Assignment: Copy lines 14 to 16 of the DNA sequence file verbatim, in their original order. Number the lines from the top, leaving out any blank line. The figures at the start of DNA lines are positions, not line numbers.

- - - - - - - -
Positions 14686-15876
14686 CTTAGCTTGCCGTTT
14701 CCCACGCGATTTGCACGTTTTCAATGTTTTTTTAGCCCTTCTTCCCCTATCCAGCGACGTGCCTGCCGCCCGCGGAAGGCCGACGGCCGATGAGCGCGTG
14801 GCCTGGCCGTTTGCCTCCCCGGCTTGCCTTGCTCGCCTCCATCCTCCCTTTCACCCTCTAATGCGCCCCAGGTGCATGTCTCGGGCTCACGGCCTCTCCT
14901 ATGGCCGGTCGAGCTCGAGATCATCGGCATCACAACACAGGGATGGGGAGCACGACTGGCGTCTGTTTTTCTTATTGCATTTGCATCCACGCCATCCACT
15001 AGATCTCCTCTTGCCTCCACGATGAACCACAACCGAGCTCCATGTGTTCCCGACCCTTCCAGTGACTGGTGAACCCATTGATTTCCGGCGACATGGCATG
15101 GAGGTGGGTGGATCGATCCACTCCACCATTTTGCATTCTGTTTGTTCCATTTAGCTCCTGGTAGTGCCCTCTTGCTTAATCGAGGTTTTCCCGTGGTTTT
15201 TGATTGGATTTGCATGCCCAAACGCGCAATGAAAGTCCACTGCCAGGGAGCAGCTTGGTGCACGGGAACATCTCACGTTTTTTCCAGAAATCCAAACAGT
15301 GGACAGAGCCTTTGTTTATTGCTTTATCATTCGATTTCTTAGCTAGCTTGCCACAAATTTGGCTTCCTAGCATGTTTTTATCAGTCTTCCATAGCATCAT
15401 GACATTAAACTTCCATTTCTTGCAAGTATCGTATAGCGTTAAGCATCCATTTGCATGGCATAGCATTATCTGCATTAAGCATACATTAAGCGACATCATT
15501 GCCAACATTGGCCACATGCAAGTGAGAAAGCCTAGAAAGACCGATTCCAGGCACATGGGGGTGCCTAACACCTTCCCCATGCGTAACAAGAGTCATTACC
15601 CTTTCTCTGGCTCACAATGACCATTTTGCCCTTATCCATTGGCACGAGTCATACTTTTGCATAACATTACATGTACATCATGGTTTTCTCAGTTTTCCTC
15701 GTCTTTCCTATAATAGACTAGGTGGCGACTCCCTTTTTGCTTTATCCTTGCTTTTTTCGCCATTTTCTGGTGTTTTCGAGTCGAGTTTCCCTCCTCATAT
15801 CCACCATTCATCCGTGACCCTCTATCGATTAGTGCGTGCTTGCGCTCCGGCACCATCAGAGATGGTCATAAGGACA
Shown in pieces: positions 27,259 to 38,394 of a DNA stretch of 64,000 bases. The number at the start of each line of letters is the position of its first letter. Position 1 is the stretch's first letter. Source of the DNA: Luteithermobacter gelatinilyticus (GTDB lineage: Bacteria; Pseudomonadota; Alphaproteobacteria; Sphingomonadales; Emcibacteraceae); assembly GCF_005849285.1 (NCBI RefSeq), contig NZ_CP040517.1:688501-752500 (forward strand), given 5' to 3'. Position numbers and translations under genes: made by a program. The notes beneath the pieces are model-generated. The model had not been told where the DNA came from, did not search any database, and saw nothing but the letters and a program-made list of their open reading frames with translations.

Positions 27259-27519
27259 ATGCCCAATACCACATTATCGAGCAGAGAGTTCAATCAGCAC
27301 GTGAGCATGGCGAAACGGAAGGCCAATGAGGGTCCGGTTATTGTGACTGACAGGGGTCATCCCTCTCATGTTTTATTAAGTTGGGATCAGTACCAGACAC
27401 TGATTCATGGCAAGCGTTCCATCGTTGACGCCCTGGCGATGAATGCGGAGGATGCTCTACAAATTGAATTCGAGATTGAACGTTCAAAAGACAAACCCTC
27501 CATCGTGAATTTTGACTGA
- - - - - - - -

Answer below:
15801 CCACCATTCATCCGTGACCCTCTATCGATTAGTGCGTGCTTGCGCTCCGGCACCATCAGAGATGGTCATAAGGACA
Shown in pieces: positions 27,259 to 38,394 of a DNA stretch of 64,000 bases. The number at the start of each line of letters is the position of its first letter. Position 1 is the stretch's first letter. Source of the DNA: Luteithermobacter gelatinilyticus (GTDB lineage: Bacteria; Pseudomonadota; Alphaproteobacteria; Sphingomonadales; Emcibacteraceae); assembly GCF_005849285.1 (NCBI RefSeq), contig NZ_CP040517.1:688501-752500 (forward strand), given 5' to 3'. Position numbers and translations under genes: made by a program. The notes beneath the pieces are model-generated. The model had not been told where the DNA came from, did not search any database, and saw nothing but the letters and a program-made list of their open reading frames with translations.

Positions 27259-27519